Table Graphic Jump LocationTable 2.  Summary of the Piecewise Growth Curve Models for Percentage of Days Drinking and Craving to Drink1

All groups showed reductions in alcohol craving during treatment (Table 2). A significant main effect of naltrexone emerged (mean difference = 3.14, P = .008, d = 0.43) at posttreatment such that the 2 naltrexone groups had less alcohol craving (mean craving, 6.6; 95% CI, 5.2-7.9) than the 2 placebo groups (mean craving, 9.7; 95% CI, 7.9-11.6). Neither the main effect of prolonged exposure therapy (P = .08) nor the interaction of prolonged exposure therapy × naltrexone (P = .44) was significant at posttreatment. During follow-up, the interactions of prolonged exposure therapy × time (P = .55), naltrexone × time (P = .66), and prolonged exposure therapy × naltrexone × time (P = .63) were not statistically significant, with none of the groups exhibiting significant changes in alcohol craving during follow-up.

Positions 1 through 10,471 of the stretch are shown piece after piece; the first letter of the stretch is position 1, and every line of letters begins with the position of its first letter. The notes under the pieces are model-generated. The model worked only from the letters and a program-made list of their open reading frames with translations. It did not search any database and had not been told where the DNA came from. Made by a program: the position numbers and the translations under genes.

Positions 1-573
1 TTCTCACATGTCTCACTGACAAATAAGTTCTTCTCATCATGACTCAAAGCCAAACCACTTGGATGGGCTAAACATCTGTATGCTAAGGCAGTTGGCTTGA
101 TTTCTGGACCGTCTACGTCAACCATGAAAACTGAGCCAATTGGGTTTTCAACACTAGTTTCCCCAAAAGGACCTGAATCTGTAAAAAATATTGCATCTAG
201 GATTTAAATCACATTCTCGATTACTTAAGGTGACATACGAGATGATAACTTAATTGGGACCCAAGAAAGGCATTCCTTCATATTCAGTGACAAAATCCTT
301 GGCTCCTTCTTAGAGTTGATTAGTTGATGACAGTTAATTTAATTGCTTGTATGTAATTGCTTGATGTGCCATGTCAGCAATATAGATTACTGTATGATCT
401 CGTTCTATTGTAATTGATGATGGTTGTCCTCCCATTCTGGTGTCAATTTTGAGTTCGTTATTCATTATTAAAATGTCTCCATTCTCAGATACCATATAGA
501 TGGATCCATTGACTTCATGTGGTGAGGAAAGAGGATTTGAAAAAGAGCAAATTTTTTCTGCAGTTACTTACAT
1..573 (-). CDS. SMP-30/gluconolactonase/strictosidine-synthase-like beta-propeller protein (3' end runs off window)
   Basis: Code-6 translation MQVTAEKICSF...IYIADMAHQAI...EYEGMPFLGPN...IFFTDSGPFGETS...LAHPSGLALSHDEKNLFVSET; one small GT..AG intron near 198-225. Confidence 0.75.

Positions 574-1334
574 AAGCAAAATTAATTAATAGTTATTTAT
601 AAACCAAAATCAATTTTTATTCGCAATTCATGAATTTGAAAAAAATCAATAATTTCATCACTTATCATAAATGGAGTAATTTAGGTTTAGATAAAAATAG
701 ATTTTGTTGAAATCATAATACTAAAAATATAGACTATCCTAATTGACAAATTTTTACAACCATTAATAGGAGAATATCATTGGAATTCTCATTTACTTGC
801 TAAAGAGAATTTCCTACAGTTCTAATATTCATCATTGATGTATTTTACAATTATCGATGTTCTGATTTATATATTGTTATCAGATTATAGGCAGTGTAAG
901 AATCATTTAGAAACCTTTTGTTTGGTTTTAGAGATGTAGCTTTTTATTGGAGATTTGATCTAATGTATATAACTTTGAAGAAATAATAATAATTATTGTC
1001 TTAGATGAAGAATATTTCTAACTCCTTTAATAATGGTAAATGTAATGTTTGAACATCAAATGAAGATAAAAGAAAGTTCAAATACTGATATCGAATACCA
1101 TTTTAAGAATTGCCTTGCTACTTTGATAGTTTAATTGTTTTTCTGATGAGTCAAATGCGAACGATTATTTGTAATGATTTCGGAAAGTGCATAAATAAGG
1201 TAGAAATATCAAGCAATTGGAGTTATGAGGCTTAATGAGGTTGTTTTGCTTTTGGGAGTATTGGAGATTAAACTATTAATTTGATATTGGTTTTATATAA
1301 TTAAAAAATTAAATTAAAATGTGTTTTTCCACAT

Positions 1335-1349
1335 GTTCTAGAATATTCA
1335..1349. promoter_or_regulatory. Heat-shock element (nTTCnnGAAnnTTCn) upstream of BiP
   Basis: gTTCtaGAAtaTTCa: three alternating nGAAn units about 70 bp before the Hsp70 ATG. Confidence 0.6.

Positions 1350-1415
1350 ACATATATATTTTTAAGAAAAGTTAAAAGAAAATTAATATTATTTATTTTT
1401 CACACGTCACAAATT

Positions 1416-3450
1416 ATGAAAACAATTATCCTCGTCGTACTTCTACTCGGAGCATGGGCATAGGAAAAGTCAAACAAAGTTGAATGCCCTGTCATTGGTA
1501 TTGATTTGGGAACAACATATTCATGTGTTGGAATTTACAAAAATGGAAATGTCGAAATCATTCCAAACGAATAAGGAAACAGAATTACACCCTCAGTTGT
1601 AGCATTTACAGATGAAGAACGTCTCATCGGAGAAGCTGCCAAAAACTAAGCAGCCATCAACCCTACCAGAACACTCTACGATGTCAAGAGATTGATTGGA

PTSD Outcome

All 4 groups showed reductions in PSSI (or PTSD symptoms) during the treatment period (Table 3). The main effect of prolonged exposure therapy at posttreatment was not significant (mean difference = 2.63, P = .15, d = 0.23). At posttreatment, the main effects of naltrexone (P = .70) and the interaction of prolonged exposure therapy × naltrexone (P = .80) were also not significant. The interactions of prolonged exposure therapy × time (P = .55), naltrexone × time (P = .66), and prolonged exposure therapy × naltrexone × time (P = .63) were not statistically significant for the follow-up period.

Table Graphic Jump LocationTable 3.  Summary of the Piecewise Growth Curve Models for Posttraumatic Stress Disorder (PTSD) Symptoms1